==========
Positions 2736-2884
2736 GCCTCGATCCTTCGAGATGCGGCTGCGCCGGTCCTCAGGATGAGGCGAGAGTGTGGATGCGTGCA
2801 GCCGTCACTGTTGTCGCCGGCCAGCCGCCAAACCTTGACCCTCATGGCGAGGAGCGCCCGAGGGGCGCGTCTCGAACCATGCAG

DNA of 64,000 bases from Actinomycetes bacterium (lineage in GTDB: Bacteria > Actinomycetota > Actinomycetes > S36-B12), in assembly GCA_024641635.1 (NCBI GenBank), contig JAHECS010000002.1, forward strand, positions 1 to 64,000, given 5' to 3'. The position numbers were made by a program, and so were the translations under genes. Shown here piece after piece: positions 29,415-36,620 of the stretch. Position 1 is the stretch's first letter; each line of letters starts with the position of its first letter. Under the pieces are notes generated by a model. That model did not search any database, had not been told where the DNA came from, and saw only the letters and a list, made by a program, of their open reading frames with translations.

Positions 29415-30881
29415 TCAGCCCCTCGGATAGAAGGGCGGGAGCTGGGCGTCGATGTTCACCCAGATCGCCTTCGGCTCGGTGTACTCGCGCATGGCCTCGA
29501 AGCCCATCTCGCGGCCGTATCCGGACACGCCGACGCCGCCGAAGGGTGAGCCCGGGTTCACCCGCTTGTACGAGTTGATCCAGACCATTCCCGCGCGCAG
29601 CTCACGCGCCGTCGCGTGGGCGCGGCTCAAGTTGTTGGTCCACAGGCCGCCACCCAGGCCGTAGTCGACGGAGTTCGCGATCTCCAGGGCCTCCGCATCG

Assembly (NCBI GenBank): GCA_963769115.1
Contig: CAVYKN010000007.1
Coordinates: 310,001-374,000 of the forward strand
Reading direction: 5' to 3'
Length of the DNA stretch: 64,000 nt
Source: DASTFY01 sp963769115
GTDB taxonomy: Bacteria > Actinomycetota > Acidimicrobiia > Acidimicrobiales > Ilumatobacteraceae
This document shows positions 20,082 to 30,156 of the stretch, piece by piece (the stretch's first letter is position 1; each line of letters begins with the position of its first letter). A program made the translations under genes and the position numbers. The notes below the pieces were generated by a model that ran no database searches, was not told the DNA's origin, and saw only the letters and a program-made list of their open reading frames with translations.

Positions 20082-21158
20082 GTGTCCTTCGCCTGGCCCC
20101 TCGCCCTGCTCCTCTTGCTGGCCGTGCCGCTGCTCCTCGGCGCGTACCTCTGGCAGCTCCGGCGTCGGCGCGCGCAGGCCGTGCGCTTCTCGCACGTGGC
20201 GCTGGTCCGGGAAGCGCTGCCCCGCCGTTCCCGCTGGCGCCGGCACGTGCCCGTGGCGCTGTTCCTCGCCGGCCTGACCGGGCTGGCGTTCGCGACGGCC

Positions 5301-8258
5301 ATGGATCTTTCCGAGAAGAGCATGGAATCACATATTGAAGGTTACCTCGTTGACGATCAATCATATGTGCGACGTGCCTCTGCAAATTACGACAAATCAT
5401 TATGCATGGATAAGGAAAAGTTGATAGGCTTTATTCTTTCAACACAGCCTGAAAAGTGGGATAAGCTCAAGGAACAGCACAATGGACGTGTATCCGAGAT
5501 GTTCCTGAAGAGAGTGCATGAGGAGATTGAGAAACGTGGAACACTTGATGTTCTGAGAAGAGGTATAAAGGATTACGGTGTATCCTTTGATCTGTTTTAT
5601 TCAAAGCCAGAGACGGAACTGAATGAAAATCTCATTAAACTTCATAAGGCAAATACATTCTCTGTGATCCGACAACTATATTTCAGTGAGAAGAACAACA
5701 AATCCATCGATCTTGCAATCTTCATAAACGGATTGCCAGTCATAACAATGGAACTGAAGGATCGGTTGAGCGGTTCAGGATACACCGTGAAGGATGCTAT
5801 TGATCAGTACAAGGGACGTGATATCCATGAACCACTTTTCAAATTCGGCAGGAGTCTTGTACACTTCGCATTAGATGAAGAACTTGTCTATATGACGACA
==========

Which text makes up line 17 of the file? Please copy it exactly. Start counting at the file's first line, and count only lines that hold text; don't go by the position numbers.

Positions 20082-21158